Chris Llana, Editor
What's Bad to the Bone in Stores
February 24, 2006
With March 1 fast approaching, I thought I'd stop by my local Best Buy to see what sort of new TVs were lining their shelves. What I found was disappointing, to put it mildly.
What's March 1 got to do with it, you ask? Well, March 1 is when all new mid-size TVs (25 to 35 inches) are supposed to ship with ATSC/digital tuners built-in. Beginning last July 1, 50 percent of those mid-size TVs were required to have integral digital tuners.
Back when manufacturers started building large digital HD TV sets, almost all featured wide-screen 16:9 displays (which is part of the ATSC standard for high-definition TVs).
Perhaps naively, I assumed that when smaller digital TVs came on the market, they would also sport widescreen displays. Seemed to make sense. New programming is all moving to a 16:9 aspect ratio. It seemed logical that new TVs would match the new programming.
My expectations were met last year when a few mid-size digital TV sets started hitting the market. They mostly all had wide-screen displays.
But during last year's FCC regulatory proceeding on when digital tuners should be mandated for small TVs (i.e. less than 25"), some manufacturer comments seemed to suggest they intended to meet that requirement by simply tacking digital tuners on to old analog 4:3 designs.
In other words, essentially taking an NTSC TV and adding an internal digital-to-analog converter box (well, probably actually substituting a digital/analog combo circuit board for an analog-only one). Those TVs would function the same as an old analog set connected to an external D/A converter.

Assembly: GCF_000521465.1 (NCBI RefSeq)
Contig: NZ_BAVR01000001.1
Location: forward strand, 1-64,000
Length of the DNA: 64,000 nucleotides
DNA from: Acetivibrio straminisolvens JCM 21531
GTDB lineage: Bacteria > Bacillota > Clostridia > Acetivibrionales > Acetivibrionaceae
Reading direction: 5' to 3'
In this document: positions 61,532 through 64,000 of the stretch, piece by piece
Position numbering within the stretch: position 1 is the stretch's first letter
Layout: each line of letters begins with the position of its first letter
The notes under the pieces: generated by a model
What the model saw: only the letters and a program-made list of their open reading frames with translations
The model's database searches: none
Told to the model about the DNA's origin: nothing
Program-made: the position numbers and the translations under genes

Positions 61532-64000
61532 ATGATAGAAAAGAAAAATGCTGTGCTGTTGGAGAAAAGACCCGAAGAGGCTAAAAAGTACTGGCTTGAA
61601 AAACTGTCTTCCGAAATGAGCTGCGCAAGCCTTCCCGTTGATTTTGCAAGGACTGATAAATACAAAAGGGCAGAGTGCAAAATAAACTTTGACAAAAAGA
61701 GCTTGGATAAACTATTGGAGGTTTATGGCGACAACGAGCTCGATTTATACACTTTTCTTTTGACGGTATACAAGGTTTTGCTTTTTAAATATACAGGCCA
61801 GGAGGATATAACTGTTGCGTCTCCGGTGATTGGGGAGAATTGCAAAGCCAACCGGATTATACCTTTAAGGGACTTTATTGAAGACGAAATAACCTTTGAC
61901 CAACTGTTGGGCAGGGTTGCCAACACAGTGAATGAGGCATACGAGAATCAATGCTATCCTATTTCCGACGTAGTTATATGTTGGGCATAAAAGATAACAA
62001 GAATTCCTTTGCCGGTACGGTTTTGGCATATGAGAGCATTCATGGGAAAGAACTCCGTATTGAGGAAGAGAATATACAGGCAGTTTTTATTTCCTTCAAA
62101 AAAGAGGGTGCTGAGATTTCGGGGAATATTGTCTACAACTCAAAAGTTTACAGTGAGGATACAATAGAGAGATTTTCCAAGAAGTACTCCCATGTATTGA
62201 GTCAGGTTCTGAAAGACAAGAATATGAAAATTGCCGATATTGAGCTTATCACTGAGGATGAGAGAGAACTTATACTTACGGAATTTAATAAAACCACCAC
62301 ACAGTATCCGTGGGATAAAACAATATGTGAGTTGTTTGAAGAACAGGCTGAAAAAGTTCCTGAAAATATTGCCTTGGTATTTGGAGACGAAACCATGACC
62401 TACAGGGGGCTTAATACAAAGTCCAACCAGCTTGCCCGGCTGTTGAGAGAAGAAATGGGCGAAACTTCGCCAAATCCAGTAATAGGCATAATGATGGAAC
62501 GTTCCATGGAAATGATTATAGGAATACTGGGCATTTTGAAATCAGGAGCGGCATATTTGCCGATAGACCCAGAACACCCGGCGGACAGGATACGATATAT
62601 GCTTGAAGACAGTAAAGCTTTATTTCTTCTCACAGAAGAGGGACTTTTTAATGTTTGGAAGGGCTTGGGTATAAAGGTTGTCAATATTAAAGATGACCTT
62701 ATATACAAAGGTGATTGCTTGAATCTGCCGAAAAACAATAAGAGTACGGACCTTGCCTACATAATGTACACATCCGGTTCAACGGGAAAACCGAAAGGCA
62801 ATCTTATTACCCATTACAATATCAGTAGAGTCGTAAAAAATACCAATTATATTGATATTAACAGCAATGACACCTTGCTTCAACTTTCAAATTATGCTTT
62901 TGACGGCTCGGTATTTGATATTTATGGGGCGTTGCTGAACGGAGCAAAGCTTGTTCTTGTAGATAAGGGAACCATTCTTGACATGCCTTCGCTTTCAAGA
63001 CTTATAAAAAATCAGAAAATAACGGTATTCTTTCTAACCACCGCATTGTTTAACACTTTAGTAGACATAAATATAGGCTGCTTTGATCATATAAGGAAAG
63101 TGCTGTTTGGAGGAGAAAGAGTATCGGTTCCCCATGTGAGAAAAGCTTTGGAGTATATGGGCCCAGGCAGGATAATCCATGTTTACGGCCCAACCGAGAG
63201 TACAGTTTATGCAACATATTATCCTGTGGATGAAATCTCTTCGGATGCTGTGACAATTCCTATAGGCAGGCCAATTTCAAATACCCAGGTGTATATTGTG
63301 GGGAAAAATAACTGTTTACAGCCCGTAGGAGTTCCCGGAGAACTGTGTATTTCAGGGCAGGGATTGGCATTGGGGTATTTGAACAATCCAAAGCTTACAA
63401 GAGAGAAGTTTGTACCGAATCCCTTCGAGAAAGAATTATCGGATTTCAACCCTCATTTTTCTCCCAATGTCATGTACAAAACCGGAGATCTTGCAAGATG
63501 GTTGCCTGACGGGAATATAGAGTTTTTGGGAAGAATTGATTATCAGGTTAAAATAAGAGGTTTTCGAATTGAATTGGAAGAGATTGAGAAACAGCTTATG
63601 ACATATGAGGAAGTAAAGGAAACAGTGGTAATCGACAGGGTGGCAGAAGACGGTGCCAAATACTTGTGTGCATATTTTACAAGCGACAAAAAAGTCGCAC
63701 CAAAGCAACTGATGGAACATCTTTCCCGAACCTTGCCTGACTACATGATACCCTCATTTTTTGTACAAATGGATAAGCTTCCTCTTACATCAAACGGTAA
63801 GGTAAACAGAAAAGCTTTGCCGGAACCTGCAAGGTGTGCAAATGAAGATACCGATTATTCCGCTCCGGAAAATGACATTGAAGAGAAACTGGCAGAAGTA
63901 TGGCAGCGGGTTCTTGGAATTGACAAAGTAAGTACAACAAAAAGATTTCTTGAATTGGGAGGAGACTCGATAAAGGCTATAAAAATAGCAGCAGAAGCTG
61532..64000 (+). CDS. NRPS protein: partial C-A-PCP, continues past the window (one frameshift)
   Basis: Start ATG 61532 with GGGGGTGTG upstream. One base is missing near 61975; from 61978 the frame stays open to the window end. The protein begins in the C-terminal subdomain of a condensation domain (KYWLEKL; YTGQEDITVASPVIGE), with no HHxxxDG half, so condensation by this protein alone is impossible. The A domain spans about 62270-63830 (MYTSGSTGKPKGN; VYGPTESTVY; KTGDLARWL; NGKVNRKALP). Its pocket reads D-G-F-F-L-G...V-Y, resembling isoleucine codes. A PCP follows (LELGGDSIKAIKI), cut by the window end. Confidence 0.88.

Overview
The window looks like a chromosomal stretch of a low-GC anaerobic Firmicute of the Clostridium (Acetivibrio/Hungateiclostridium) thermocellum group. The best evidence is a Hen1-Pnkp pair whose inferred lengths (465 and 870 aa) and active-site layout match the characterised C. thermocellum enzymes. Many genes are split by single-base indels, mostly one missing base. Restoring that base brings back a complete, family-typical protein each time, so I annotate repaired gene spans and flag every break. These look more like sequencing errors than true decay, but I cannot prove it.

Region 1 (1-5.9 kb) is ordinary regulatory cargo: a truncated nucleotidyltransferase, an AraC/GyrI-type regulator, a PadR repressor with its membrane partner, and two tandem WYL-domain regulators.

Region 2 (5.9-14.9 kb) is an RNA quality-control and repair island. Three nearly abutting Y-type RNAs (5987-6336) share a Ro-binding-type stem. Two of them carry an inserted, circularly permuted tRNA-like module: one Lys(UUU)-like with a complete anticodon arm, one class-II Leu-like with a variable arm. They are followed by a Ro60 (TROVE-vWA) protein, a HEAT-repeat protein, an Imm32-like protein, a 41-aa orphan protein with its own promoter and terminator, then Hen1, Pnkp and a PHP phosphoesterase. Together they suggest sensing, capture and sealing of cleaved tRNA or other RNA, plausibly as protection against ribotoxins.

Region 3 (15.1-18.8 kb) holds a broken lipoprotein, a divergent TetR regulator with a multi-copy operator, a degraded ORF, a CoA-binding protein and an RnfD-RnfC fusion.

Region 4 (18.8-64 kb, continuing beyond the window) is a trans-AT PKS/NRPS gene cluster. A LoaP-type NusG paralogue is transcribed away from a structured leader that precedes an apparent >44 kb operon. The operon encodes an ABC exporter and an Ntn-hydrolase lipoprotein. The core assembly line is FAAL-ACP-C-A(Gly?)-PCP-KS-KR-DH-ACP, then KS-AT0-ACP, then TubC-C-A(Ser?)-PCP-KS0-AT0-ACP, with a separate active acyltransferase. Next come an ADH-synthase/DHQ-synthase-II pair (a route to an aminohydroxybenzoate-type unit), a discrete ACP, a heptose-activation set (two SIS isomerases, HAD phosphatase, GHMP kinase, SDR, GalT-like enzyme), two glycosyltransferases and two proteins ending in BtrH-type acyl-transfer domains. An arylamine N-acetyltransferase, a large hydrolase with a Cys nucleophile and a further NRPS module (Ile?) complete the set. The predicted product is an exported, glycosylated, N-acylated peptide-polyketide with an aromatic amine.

That was an alarming thought.
But cheap and quick, and satisfying the letter of the law, if not the spirit. And it also had the great advantage that your typical American consumer would not for long tolerate looking at widescreen programming letterboxed on those sets' 4:3 displays and would (grumbling) go off to the store to buy yet another new TV, this one with a widescreen display and better resolution.
Anyway, so back to my trip to the store today.
What I found in the store was rows and rows of NTSC-looking mid-sized 4:3 standard-definition TV sets with built-in digital tuners.
Someone is obviously resisting the transition to this country's digital TV standard. I'm dismayed.
If they get away with hoodwinking the American consumer into buying obsolete mid-size 4:3 standard-definition TV sets, it will simply be that much easier for them to do the same thing with small TVs (which won't have to incorporate digital tuners for another year, thanks to aggressive industry lobbying).
Could be why the industry is so against warning labels on analog TVs and DTV transition public service announcements. An ignorant consumer is their best customer.